By Mathew K Jallow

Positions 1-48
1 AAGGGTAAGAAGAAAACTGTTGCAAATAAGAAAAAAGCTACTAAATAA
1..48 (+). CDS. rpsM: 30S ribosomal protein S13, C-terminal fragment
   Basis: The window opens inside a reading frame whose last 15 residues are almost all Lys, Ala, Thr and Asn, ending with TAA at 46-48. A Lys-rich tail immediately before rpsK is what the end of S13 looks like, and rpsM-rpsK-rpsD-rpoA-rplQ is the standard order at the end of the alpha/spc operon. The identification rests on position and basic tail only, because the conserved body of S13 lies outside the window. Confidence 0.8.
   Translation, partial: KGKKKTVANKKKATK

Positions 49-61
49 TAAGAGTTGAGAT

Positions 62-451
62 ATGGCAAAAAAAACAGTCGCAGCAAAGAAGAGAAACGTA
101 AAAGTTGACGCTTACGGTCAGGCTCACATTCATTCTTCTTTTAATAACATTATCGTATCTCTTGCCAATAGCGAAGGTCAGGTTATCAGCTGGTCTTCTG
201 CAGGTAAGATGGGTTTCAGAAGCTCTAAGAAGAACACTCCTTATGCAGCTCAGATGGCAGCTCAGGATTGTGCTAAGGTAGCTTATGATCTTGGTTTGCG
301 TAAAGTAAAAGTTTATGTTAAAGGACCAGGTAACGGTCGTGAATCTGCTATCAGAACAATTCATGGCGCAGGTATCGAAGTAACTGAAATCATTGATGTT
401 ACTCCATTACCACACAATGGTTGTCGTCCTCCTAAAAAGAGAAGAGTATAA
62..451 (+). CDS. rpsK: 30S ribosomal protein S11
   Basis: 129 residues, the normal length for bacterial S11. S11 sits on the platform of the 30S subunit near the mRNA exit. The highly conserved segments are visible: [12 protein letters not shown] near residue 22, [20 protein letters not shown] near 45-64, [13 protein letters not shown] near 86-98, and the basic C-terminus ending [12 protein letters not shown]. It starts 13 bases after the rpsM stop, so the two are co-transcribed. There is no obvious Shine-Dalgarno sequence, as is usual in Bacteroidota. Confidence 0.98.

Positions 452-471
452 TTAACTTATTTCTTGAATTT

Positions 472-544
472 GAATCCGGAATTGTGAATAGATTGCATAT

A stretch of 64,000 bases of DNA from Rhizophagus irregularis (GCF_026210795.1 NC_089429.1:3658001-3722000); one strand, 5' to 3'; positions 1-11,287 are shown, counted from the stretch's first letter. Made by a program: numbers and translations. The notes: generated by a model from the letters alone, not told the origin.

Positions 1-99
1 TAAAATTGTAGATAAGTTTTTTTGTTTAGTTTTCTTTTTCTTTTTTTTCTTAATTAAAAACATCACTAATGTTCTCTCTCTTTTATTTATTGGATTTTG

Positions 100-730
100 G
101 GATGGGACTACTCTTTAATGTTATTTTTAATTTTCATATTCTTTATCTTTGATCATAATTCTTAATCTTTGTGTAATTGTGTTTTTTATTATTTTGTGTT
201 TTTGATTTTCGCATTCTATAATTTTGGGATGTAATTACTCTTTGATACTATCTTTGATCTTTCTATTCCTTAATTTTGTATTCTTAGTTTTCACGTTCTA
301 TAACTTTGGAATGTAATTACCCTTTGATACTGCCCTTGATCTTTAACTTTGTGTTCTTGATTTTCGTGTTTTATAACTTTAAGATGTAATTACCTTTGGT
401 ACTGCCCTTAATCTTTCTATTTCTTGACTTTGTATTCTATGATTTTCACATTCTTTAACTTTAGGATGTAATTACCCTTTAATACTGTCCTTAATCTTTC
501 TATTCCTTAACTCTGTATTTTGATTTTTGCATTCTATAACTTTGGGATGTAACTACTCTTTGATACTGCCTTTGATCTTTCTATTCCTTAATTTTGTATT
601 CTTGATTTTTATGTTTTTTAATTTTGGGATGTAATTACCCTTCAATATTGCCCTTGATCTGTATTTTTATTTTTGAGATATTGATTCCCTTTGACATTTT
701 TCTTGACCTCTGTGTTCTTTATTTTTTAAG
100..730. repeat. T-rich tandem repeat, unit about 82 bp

In South Africa, the incessant political tremors surrounding Jacob Zuma’s incompetence, center on the charismatic, young firebrand, Julius Malema. In Uganda, the opposition leader, Dr. Kizza Besigye, is not going down without a fight, in the aftermath of that country’s fraudulent elections. And in Burundi, opposition leader, Agathon Rwas, fears the unrest could escalate into civil war, as the African Union drags its feet on military intervention. Political dissension against African rulers has suddenly become a cause celebre; and with good reason. The pursuance of political power and its exercise, in Africa, is unique, but not in a good way. The intersection of politics and the new information age has exposed the depressing consequences of pervasive abuse of power, which defies imagination. Africans have, to a far lesser degree, struggled against political and economic oppression by their own leaders, but more generally, the continent has been conditioned to submit to moral subjugation, resulting in citizens’ mind control, and erosion of their rights. The cataclysmic hunger for political power, and inability of most African leaders to imagine a life outside political power, has reached an incredible level of insanity and ridiculousness, which has often resulted in sweeping social alienation, civil strife, blood-letting and social and political disintegration. The wholesale resistance to change, the failure of the democratic process to alter political circumstances in many African countries, and the hostility to domination by African leaders, combine to form the lethal conflict between Africa’s rulers and their citizens. The continent-wide movement for regular change of government, spawned by rejection of permanent political domination, has witnessed the evolution and maturation of a resistance movement into a political phenomenon that rejects Africa’s old political orthodoxy. The inability of African leaders to rationalize the idea of transfer of power, inspired a wealthy Sudanese businessman, Mo Ibrahim, to initiate a reward scheme that encourages peaceful change, but it does not come as a surprise that the five million dollar reward is insufficient to incentivize Africa’s political leaders to obviate political turmoil and civil wars in their countries.